Radiolab podcasts, the ones I prefer anyway, ask the questions some of us have forgotten how to ask—the ones we don’t expect to have answered—because asking them reveals the function of questions to create meaning. These podcasts are divided into twenty minute shorts and hour-long episodes. In the short “The Universe Knows My Name,” show hosts Jad Abumrad and Robert Krulwich ask that universal question many ask almost daily: is destiny real?
If you know the writing of Paul Auster, his entrance as an authority on the question of fateful occurrences makes sense. An author of fiction, his The Red Notebook: True Stories, among other things, proves by an anecdotal accounting of coincidences that if fiction were more realistic, it would be uncanny. His life at least, and perhaps all lives of those attentive, chime with what he terms “rhyming events.” Defining the term, he describes how his college girlfriend had a piano in her apartment, one key of which was broken—the F above middle C. During the summer, Auster and his then-girlfriend took a trip to the “wilds of Maine” where they walked through a nearly abandoned town. While exploring, they happened upon an old Moose Lodge, inside which there is a piano that his girlfriend plays, only to discover that a key is broken on it as well—the F above middle C. He labels such an event as “rhyming,” as if synchronicity has a melody if we can only make it out.
Radiolab thrives on that gesture and potential—for the observer to piece together the tune or thread of a tune we haven’t discovered yet. Thus, the nimble listener welcomes their leaps in connection, as when they introduce Mike Barrier as their second authority on fate. Looney Tunes guru and author of Hollywood Cartoons: American Animation In Its Golden Age, Barrier initiates a question of value: do we want to live in a random universe, or would we prefer to think it controlled—if that fate is one of feeling targeted, thwarted, or stalled, as is the case of Wile E. Coyote?
The cartoon is thus established to answer the question of fate, but one might notice the stream of logic that connects Barrier in the first place. He is introduced to answer a question spawned in conversation between Krulwich and former producer, Lou Miller, who asks: “Why is Roadrunner so good?” The muse is casual. In her question, good old-fashioned curiosity meets an almost-rhetorical matter of opinion, which turns out to yield an answer: we are charmed by the undaunted nature of the ever-daunted figure. Wile E. Coyote as Camus’ Happy Sisyphus. Barrier explains how Coyote replays the human drama, citing his ingenious to paint a road in front of a curve so that Roadrunner will mistake his turn, crash through the painting and fall to his death, but Roadrunner in fact enters the painting, and continues on the road, teasing a disbelieving Coyote to follow him, but the painted landscape does not hold Coyote, who falls into the real world off the cliff. The object of Coyote’s quest, Barrier says, is less the long-legged winged terrestrial than the defiant laws of the universe itself.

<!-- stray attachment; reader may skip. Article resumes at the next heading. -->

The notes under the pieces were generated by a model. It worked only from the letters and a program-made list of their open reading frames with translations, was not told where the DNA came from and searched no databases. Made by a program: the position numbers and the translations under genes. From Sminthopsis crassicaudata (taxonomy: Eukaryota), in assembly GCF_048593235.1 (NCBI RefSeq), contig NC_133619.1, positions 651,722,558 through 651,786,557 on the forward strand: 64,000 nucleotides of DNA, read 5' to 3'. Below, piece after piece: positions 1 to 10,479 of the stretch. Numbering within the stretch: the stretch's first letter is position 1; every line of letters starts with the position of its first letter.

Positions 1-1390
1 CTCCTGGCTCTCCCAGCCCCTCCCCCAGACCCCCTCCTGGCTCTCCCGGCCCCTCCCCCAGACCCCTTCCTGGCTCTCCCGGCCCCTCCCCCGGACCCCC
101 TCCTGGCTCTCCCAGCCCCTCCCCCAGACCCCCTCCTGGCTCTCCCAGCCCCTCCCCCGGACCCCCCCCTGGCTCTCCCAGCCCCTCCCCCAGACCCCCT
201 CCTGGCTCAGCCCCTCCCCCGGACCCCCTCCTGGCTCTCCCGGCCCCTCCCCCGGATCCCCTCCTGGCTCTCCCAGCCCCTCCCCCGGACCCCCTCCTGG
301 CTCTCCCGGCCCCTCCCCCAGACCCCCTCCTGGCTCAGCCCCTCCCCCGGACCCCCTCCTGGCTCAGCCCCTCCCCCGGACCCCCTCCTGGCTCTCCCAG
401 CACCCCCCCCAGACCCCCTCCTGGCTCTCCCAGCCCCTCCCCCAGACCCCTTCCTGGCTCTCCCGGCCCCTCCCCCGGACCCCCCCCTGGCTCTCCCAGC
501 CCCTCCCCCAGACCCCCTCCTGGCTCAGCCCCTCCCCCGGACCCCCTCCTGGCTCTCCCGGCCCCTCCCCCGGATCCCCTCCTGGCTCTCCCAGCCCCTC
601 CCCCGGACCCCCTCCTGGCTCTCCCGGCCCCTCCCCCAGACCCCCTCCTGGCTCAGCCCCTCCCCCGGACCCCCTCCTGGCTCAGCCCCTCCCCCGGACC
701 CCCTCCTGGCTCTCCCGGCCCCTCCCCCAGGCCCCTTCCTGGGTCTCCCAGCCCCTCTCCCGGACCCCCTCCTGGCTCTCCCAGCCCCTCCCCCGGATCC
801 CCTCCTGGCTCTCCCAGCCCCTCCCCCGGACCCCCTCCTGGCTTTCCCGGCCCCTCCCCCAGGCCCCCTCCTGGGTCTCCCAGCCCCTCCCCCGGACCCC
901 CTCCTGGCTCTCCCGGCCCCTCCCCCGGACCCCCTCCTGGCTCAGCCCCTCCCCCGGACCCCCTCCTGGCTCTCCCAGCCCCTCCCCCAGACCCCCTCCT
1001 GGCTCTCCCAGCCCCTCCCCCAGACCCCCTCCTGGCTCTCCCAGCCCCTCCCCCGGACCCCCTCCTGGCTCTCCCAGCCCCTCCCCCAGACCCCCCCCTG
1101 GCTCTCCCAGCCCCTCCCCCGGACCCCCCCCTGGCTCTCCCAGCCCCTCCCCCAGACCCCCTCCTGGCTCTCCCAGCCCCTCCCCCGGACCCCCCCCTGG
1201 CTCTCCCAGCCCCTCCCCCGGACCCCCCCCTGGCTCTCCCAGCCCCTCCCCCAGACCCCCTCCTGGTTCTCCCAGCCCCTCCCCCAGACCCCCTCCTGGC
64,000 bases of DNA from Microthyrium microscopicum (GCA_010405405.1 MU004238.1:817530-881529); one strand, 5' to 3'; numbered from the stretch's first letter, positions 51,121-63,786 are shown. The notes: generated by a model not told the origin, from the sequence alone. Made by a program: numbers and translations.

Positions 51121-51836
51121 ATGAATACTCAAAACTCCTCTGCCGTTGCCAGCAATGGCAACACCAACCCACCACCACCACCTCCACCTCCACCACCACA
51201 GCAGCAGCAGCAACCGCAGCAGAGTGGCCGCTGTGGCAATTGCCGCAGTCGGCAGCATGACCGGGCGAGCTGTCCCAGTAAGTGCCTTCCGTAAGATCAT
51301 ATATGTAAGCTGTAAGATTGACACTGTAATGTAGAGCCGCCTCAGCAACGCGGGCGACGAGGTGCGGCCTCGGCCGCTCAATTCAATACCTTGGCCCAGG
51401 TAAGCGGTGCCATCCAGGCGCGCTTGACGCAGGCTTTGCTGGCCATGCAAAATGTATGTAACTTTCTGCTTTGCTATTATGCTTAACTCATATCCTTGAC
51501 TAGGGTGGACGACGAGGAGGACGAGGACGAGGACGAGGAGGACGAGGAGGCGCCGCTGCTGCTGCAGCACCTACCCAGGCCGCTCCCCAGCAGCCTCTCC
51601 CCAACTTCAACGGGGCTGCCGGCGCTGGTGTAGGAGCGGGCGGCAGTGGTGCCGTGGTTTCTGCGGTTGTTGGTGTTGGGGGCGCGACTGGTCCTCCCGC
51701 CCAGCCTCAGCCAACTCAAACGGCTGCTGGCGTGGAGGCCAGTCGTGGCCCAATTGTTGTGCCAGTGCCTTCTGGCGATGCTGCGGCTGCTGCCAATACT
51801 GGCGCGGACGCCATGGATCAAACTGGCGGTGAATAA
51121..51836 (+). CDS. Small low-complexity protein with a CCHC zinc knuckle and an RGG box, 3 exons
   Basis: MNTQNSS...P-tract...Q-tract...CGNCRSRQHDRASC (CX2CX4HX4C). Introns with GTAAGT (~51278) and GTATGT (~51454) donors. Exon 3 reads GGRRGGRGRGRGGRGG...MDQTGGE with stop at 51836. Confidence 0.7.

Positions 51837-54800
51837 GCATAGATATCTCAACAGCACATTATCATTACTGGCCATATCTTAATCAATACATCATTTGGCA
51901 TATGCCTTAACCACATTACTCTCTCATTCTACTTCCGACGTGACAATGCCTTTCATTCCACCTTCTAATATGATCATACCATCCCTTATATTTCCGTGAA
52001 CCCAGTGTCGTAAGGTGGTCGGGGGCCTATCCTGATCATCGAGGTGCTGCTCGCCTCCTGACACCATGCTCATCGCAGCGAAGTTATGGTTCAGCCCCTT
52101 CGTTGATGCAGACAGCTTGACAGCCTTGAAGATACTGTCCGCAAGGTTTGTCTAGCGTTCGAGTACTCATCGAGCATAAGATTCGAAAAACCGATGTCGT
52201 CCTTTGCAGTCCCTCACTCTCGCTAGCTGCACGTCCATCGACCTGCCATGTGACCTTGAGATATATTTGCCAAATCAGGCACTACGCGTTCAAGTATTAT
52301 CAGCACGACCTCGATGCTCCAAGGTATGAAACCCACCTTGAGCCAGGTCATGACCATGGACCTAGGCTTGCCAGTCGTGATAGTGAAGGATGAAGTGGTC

The reward in the Radiolab podcasts is that the direction unfolds for listeners, and often the show’s crafters, who are clearly driven by the entertainment value of teasing out what has been only partially exposed. Such questions as “Why is Roadrunner so good?” or “Would I rather live in a universe that knows my name but Robert Downey Jr.’s better, or one that doesn’t know me at all?” do not have to be asked. Paul Auster’s concluding narrative—which makes the audio file worth returning to explains the phone call that inspired his novel City of Glass—makes apparent that whether the universe knows your name or not, it’s only a story worth telling if you pull it out.